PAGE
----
Have a home game the week before the Thursday Night (preferably against an easier opponent).

As noted previously, if the Saints, have a road Thursday Night game, they will automatically have a home game the week preceding. But, if they are lucky enough to receive a home Thursday Night game, having a home game preceding it gives the team an incredibly valuable extra day of preparation while the opponent must travel to New Orleans. I also note that an easier opponent would be preferable. Rest is crucial in these Thursday Night games, so an easier opponent (like the Cardinals for example) would be an excellent game to potentially get out ahead early and run clock later in the game.

Have a road game following the Thursday Night game.

Much like starting the season on the road, travelling after a Thursday Night game is easier than travelling on a normal week. There’s more time for recovery and extra days for preparation, so it’d be beneficial to use that extra time preparing and travelling to a road game. Also, given that there is extra time to prepare for this game, one of the harder road games is preferred.

Have a road game following the Bye Week.

See above.

Have a Monday Night/Sunday Night game before Bye Week (preferably on road).

Monday Night and Sunday Night games, particularly on the road, give teams shorter weeks following the game. Last week, the Saints were lucky to have their bye week directly following a Monday Night matchup against the Redskins. While a game on Sunday would have led to just a five day preparation period, the Saints had a full 12 days to prepare for a road matchup against the Ravens.

Play the Bears and Seahawks (and, to a lesser extent, Titans and Panthers) early in the season.

This should stick out to most Saints fans relatively easily. The Saints rely on a potent air attack that thrives on fast turf in a weather-controlled Superdome. While reports of Drew Brees’ demise in outdoor stadiums or in the cold are vastly overblown, there is a decline that happens to virtually any Quarterback when battling things outside of the game such as the weather. Having 3-4 of these games before November would be wonderfully beneficial to the Saints.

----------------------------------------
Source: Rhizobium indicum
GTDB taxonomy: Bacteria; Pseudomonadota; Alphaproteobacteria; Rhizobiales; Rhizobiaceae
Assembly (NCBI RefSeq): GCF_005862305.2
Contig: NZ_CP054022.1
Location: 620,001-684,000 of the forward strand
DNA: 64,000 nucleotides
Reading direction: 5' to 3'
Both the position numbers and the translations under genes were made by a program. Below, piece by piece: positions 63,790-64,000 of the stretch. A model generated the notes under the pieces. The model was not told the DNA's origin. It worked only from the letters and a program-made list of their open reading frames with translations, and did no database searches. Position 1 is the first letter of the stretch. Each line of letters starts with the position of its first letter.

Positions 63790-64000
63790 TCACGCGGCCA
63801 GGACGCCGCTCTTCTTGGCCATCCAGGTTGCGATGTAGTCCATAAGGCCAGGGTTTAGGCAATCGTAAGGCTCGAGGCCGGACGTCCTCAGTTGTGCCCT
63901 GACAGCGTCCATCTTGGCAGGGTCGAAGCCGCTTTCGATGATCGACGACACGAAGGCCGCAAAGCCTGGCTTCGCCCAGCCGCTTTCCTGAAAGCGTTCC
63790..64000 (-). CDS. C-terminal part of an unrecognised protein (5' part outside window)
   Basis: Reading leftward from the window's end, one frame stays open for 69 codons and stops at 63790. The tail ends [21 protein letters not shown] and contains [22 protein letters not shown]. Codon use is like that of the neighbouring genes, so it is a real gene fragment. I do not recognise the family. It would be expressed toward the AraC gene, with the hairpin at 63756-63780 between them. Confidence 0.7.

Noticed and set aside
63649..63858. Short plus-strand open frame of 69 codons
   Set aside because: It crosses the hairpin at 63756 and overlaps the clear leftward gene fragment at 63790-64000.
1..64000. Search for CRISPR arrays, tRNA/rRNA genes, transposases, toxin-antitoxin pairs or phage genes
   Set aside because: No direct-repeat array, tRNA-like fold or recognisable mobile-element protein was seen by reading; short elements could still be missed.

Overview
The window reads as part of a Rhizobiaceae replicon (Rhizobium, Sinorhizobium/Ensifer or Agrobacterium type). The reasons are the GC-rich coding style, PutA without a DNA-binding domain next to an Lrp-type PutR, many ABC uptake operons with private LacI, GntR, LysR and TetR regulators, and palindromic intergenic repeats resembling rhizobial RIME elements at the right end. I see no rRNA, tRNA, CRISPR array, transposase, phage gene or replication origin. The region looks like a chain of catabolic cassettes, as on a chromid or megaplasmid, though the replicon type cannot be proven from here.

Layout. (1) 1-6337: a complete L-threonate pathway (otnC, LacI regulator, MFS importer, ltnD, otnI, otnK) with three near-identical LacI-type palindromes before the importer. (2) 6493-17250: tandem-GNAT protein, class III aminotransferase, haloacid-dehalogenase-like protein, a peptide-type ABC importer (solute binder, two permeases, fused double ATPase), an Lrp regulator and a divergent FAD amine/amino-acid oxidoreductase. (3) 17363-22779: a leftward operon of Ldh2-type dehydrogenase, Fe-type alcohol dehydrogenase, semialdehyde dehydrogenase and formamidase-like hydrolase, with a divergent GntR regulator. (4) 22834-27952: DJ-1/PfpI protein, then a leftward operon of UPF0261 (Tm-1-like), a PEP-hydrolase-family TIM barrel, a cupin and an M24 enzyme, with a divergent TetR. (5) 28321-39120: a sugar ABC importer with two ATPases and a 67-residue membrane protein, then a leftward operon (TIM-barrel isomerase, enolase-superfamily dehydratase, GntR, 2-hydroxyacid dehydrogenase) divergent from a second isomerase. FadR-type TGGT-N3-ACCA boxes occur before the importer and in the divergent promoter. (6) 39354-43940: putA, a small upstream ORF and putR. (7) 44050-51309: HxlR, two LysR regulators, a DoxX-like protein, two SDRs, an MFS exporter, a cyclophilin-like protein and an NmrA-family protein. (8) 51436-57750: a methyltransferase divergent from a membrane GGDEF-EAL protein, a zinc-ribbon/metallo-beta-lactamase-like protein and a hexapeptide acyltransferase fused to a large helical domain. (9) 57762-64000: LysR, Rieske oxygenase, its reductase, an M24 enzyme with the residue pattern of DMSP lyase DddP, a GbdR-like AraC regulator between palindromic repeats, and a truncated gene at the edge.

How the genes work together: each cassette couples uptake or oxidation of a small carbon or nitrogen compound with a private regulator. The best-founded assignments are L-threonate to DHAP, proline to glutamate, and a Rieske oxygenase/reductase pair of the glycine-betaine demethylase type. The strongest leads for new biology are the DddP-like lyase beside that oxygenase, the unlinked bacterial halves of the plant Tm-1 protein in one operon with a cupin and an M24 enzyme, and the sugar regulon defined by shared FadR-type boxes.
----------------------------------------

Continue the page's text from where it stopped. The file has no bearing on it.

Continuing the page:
Play no more than one team coming off a bye.

On average, each team should play one team coming off a bye week. For some reason, the NFL doesn’t even this out and so some teams will play zero teams coming off byes while others have to play two. Last year, the Saints were one of those teams who had to face two, matchups with the Redskins and Bengals, each of whom were coming off bye weeks. While the Saints turned both games into routs, a bye week makes approximately a one point difference in a point spread, so take any advantage you can get.

Example Ideal Schedule

  • Week 1: @ Seattle; Sunday 3:25 PM
  • Week 2: vs San Francisco; Sunday 3:05 PM
  • Week 3: @ Chicago; Sunday 7:20 PM
  • Week 4: vs Arizona; Sunday 12:00 PM
  • Week 5: vs Dallas; Thursday 7:20 PM
  • Week 6: @ Carolina; Sunday 12:00 PM
  • Week 7: @ Tennessee; Sunday 12:00 PM
  • Week 8: vs Tampa Bay; Sunday 12:00 PM
  • Week 9: vs Indianapolis; Sunday 3:05 PM
  • Week 10: @ LA Rams; Monday 7:15 PM
  • Week 11: Bye
  • Week 12: @ Atlanta; Sunday 12:00 PM
  • Week 13: vs Carolina; Sunday 12:00 PM
  • Week 14: @ Jacksonville; Sunday 12:00 PM
  • Week 15: vs Houston; Sunday 3:05 PM
  • Week 16: vs Atlanta; Sunday 7:20 PM
  • Week 17: @ Tampa Bay; Sunday TBD